RECOMMENDED APPROACH TO DEVELOPING A CIVIC RECREATION AND WELLNESS CENTRE –

APPLY AN EQUITY AND AFFORDABILITY LENS TO ALL STAGES OF DECISION-MAKING

Equity Framework For Use Within A Civic Context

Four Types of Equity

PROCEDURAL
(INCLUSION)

Inclusive, accessible, authentic engagement and representation in the process to develop or implement programs or policies.

INTERGENERATIONAL

Decisions consider generational impacts and do not result in unfair burdens on future generations.

DISTRIBUTIONAL
(ACCESS)

Programs and policies result in fair distributions of benefits and burdens across all segments of a community, prioritizing those with highest need.

STRUCTURAL

Decision-makers institutionalize accountability; decisions are made with a recognition of the historical, cultural, and institutional dynamics and structures that have routinely advantaged privileged groups in society and resulted in chronic, cumulative disadvantage for subordinated groups.

Municipal Equity Lens And Scorecard Tools

1.Use data to unearth root causes of income and wealth disparity and systemic inequities.

2.Develop a city-wide picture of who is being left behind (underserved, underrepresented, marginalized / ignored) in order to:

  • Inform policy of multiple
  • Guide investment decisions (capital investments, operating budgets, procurement and grants)
  • Distribute social services appropriately (defensible and therefore a smoother approval process)

3.Evaluate how existing policies and practices of local government can continue to perpetuate or begin to address neighbourhood and household level inequities by analyzing internal data such as:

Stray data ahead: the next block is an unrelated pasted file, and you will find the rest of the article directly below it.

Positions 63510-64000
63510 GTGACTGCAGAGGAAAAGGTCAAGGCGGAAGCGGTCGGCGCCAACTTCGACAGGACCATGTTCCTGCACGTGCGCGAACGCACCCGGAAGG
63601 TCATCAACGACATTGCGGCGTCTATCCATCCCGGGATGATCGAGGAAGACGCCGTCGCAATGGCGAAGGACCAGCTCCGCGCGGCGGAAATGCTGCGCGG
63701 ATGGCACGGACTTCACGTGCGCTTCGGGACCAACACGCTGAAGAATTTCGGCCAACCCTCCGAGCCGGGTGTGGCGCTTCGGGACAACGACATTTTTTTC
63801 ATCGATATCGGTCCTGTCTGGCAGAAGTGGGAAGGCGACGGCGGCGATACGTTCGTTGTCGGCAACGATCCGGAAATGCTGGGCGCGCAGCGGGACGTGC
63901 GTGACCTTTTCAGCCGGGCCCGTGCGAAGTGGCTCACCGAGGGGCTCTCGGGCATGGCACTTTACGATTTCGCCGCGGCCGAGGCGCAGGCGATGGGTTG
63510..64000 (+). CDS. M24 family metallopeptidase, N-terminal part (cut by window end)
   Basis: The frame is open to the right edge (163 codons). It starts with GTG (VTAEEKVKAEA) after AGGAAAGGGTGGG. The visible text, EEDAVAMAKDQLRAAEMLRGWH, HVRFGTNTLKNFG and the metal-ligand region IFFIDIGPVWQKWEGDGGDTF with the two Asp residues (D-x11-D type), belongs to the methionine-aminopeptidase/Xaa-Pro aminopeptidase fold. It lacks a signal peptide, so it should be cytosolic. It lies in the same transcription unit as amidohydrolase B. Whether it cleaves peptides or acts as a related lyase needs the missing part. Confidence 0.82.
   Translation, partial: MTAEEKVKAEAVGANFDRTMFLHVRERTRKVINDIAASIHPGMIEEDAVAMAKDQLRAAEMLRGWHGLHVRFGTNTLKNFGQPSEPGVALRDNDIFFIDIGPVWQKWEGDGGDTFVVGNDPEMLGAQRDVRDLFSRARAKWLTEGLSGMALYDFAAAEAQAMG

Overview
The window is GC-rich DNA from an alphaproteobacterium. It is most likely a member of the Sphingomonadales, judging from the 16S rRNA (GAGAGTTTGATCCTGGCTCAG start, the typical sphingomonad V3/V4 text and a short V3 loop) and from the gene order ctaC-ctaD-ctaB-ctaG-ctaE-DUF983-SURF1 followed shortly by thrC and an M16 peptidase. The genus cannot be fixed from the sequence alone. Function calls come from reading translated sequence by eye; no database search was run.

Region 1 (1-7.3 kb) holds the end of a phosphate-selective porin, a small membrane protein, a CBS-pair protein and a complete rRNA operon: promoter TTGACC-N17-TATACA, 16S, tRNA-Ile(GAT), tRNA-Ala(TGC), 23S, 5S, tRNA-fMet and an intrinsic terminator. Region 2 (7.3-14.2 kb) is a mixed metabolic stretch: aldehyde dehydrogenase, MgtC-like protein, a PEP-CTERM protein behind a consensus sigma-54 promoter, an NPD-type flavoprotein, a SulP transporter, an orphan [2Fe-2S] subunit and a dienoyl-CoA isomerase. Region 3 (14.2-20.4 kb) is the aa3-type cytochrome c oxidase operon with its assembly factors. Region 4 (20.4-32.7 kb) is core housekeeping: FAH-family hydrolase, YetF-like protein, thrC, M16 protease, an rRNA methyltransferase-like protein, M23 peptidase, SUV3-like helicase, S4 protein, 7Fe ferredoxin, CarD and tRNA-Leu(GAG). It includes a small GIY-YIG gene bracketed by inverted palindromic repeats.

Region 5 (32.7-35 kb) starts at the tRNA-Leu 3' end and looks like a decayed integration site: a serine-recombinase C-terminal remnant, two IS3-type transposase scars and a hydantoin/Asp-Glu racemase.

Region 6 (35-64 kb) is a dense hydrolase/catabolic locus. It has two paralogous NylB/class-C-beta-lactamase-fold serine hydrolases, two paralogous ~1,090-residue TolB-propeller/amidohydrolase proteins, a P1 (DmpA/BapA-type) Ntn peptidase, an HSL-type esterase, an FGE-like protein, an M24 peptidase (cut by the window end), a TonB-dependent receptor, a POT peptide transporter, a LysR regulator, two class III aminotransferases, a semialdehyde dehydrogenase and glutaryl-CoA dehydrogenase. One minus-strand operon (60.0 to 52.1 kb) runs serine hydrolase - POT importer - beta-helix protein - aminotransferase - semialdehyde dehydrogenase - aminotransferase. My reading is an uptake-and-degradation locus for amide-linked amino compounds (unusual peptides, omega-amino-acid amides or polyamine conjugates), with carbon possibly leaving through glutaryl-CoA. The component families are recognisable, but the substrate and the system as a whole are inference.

• the allocation of city operating budgets and historical, current, and proposed capital investments;
  • the distribution of City services and infrastructure,
  • who is accessing civic buildings, services, programs and grants, and
  • who is represented on city staff, council, and committees.

Social Benefits From Recreation And Physical Activity

Societal benefits extend well beyond physical health:

Psychological and social well-being

  • Better cognition, brain development, mental health for children

Increased civic pride

  • Community attachment, engagement and cohesion,
  • Reduction in racism, bigotry, violence, crime
  • Newcomers – a way to connect with their new community

Economic development and prosperity

  • equalization benefits for low-income households

”Durable by design”

  • more resilient and resistant to disease / chronic illness

Vastly improved early childhood developmental trajectories

Increased life expectancy overall

Reduced smoking rate for youth and adults

Global Best Practice (including BC Provincial directives) ask communities to incorporate an equity lens to “policies, programs, environments and practices in physical activity” in order to ensure truly universal access.

Benefits of more equitable and inclusive physical recreation are EXPONENTIAL for traditionally underserved populations who may feel “excluded” or experience barriers to access.

In Victoria, those folks are:

Women and girls

Indigenous Peoples

People of colour

persons with a disability

seniors

new Canadians – recent immigrants and refugees

members of the LGBTQ community

low income individuals and families

people with lower levels of formal education

Sport And Recreation Barriers And Strategies For:

INDIGENOUS PEOPLES

  • Cultural safety
  • Anti-racism framework
  • Traditional spaces – sweat lodge, elders lounge
  • Knowledge transfer
  • Reflection of values/ culture
  • Equity hiring
  • Community integration
  • Familiarity, comfort

NEWCOMERS